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Rave Waterpark

By

June 4, 2004

Image Gallery (12 images)

Take the local playground, inflate it, and put it on a lake and you're getting close to the potential of the Rave WaterPark. The central pontoon is a circular water trampoline up to 7.5 metres in diameter with an inflatable rim that can accommodate four adults bouncing or up to 8 adults or 16 children if just lounging around. It takes around 20 minutes to inflate the Aqua Jump using an industrial strength blower and an aluminium ladder is provided for climbing back onto the 1.3 metre high platform.

An array of add-ons are available to expand the fun including the Aqua Slide, Aqua Log, an Aqua Launch to make your journey to the water even more eventful, an inflatable version of the see-saw known as the "Rock n Totter" and a variety of other floating accessories to climb over, jump off or just relax on between dips.

Rave produce smaller versions of the Aqua Jump trampoline including a 3 metre, lower model for younger children, a square version called the Aqua Deck and a more portable unit known as "Bongo". It's recommended that the Aqua Jump be used in an area where the water is at least 3 metres deep and specifications are given for the required anchor weight to ensure safe use.

Rave equipment can be used in salt water and like any aquatic activity, safety is paramount: the brochure even reminds us to "avoid dares and double dares" - sound advice at the best of times. The Aqua Jump and playground accessories are available in Australia from AirQuatic. The 6 metre Aqua Jump costs around US$4,500, the 3 metre Bongo costs AUS$1150 and the Aqua Slide costs around US $900.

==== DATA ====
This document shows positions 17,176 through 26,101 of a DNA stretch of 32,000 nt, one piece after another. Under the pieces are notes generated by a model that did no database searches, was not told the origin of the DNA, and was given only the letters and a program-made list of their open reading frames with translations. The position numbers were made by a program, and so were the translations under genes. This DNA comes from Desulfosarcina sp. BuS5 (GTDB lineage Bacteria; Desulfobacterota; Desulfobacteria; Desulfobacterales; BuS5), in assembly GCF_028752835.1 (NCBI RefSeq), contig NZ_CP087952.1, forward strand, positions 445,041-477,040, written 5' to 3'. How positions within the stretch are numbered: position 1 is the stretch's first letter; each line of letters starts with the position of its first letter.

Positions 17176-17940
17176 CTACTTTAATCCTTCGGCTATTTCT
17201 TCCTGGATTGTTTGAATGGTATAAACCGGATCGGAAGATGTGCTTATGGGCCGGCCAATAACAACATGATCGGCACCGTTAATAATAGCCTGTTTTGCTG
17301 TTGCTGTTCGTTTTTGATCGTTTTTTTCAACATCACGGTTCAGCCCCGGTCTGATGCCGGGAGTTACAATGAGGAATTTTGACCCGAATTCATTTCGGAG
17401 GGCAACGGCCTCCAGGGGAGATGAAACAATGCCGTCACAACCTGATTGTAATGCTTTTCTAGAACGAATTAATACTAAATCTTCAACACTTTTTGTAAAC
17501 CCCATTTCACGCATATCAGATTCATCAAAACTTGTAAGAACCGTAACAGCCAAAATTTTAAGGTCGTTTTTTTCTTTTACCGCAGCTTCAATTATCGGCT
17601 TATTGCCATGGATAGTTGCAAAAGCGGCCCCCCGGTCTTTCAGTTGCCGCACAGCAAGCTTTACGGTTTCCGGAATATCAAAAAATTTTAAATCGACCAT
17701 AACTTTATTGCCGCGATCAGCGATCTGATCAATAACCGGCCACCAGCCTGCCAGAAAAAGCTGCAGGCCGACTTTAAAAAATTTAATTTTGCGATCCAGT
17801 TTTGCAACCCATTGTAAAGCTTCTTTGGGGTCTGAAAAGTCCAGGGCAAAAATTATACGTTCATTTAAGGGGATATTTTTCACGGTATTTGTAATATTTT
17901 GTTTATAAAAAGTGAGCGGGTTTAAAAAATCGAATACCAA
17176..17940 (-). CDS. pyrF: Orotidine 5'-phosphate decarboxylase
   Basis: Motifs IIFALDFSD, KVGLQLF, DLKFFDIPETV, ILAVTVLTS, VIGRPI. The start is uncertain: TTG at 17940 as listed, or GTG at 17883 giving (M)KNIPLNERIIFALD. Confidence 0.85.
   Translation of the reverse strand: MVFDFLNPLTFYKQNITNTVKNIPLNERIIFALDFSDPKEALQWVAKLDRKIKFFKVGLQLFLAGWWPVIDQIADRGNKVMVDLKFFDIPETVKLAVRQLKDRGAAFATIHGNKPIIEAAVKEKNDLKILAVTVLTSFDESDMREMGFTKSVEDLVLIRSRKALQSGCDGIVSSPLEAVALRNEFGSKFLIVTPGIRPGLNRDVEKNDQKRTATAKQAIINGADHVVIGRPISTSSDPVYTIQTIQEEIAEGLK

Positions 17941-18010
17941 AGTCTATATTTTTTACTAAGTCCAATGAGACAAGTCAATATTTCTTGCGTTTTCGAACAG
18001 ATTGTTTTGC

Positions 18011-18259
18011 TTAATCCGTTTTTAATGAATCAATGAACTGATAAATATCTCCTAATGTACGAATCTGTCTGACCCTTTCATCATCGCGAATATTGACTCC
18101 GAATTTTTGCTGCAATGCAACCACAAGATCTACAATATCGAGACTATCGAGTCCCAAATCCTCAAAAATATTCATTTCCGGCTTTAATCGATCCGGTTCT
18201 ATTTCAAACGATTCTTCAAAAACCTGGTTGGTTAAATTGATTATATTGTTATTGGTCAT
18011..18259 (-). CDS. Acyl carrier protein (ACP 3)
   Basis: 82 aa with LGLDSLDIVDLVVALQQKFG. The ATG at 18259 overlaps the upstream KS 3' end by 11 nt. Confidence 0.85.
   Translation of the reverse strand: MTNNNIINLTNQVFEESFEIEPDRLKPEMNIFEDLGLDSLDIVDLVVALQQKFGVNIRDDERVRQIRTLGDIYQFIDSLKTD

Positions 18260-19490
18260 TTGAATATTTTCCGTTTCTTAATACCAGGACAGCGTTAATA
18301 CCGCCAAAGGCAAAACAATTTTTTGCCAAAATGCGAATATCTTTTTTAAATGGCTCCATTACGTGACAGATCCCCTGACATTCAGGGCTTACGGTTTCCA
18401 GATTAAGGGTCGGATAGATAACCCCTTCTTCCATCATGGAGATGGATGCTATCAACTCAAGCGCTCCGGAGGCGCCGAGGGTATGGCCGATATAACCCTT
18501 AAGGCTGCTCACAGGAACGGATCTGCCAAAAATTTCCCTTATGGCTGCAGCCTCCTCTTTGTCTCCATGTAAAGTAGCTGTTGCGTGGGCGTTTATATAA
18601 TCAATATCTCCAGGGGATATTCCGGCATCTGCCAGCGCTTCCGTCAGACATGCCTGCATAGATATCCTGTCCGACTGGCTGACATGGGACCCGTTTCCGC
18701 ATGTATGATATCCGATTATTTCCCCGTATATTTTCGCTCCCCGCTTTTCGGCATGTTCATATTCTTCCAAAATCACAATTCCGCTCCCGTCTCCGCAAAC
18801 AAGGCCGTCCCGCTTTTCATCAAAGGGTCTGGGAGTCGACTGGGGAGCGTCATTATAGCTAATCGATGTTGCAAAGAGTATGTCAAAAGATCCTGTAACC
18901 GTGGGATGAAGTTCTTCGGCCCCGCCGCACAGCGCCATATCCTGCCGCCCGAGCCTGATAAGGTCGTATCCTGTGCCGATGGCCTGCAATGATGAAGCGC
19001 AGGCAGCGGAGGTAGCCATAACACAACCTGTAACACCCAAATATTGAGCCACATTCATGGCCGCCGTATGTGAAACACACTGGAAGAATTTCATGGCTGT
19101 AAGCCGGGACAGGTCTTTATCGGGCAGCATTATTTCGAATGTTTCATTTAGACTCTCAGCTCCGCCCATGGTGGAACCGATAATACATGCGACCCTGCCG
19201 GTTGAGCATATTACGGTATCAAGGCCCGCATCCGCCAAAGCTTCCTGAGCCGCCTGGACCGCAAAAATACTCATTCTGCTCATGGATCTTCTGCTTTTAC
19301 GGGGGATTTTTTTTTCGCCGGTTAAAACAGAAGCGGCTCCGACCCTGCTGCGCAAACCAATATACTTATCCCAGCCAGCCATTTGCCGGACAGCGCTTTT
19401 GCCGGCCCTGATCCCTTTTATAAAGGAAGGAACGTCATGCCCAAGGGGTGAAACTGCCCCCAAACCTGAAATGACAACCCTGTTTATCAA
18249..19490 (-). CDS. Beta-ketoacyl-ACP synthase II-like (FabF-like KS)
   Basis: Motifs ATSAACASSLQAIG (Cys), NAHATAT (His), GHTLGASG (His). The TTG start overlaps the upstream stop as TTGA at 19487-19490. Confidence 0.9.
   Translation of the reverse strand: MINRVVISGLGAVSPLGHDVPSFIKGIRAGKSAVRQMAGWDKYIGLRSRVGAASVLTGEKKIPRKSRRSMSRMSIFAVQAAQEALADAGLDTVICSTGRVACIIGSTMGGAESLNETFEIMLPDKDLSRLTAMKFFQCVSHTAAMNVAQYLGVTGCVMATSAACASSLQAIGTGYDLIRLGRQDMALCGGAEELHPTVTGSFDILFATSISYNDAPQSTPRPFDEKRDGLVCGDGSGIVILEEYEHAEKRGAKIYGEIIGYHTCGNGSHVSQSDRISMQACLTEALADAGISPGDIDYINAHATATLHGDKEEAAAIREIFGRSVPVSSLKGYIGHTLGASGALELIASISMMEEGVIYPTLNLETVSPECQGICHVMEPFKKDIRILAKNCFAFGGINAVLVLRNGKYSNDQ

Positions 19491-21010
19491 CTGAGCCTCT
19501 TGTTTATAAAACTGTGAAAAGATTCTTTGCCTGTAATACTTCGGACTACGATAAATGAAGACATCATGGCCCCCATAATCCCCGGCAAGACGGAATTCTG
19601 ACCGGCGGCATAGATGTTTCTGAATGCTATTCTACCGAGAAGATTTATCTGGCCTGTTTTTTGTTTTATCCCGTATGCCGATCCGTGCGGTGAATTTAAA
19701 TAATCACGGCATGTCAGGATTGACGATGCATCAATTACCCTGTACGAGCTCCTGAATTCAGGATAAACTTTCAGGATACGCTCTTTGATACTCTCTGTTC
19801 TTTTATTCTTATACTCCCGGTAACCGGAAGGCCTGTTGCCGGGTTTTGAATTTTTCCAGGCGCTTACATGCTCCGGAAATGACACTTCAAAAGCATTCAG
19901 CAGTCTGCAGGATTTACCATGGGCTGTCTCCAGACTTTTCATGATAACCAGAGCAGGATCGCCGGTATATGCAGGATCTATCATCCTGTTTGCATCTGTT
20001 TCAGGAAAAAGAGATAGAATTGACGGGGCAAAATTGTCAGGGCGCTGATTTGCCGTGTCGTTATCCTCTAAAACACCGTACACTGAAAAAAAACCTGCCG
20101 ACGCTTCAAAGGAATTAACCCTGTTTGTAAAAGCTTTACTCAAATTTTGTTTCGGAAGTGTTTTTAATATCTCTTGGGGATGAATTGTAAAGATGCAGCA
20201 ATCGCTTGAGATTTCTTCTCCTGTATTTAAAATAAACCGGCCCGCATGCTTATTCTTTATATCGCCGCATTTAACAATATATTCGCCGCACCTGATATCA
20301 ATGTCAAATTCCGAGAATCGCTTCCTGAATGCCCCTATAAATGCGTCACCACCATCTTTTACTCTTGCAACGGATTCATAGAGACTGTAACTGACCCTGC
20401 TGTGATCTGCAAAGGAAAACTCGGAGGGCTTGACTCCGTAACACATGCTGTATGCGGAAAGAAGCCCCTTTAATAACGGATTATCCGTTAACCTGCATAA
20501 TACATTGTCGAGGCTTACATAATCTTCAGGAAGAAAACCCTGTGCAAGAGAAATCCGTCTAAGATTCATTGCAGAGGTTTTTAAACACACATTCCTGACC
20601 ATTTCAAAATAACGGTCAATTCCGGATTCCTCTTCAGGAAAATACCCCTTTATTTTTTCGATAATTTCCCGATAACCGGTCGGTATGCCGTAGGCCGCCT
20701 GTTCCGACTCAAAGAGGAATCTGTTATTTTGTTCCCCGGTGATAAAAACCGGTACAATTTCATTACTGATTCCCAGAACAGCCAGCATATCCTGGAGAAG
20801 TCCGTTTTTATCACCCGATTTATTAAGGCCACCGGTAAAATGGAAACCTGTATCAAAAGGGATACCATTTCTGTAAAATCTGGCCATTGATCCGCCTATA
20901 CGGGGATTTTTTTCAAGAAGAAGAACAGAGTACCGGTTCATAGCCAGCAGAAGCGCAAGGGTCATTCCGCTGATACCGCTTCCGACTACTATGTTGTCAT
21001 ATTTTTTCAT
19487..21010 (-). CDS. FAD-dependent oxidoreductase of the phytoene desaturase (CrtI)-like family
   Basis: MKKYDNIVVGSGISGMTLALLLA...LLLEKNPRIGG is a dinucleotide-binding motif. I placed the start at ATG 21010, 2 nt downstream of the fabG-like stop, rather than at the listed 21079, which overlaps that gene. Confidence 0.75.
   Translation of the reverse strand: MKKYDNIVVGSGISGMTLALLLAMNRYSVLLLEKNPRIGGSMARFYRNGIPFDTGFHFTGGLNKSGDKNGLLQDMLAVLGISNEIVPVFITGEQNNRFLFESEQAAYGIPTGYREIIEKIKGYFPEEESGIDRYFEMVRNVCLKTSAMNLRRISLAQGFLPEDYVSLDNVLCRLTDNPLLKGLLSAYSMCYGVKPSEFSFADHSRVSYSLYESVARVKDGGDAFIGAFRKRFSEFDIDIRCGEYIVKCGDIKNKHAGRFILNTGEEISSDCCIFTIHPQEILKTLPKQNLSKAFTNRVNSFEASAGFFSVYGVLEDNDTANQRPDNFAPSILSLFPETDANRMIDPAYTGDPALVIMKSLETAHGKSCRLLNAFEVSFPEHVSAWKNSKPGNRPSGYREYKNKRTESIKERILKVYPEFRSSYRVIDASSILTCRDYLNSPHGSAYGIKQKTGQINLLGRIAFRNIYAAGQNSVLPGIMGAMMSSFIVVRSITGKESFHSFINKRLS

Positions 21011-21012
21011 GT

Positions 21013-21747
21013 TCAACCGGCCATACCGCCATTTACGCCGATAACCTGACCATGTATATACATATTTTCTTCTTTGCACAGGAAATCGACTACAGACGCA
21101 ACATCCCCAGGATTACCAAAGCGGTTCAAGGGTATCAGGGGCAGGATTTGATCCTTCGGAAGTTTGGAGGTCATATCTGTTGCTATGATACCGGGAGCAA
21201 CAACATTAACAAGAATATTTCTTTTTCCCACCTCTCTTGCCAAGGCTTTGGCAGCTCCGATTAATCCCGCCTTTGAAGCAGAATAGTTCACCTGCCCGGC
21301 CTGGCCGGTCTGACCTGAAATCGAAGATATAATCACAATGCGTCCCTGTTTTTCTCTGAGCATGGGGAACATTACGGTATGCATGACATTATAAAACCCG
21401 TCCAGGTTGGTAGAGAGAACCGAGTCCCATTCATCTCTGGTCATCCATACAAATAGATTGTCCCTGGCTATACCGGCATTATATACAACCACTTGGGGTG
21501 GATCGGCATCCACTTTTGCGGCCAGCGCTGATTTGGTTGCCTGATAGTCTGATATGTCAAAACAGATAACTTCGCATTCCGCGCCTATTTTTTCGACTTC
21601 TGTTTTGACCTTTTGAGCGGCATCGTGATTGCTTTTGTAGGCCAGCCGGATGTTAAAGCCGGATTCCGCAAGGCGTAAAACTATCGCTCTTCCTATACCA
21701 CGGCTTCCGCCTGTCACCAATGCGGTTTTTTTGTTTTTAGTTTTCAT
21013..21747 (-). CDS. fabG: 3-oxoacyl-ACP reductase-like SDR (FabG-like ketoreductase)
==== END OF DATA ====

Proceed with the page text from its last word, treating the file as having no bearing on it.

Phone +61 (0)418 538 073 for more information.

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About the Author
Mike Hanlon Mike grew up thinking he would become a mathematician, accidentally started motorcycle racing, got a job writing road tests for a motorcycle magazine while at university, and became a writer. As a travelling photojournalist during his early career, his work was published in a dozen languages across 20+ countries. He went on to edit or manage over 50 print publications, with target audiences ranging from pensioners to plumbers, many different sports, many car and motorcycle magazines, with many more in the fields of communication - narrow subject magazines on topics such as advertising, marketing, visual communications, design, presentation and direct marketing. Then came the internet and Mike managed internet projects for Australia's largest multimedia company, Telstra.com.au (Australia's largest Telco), Seek.com.au (Australia's largest employment site), top100.com.au, hitwise.com, and a dozen other internet start-ups before founding Gizmag in 2002. Now he writes and thinks. All articles by Mike Hanlon
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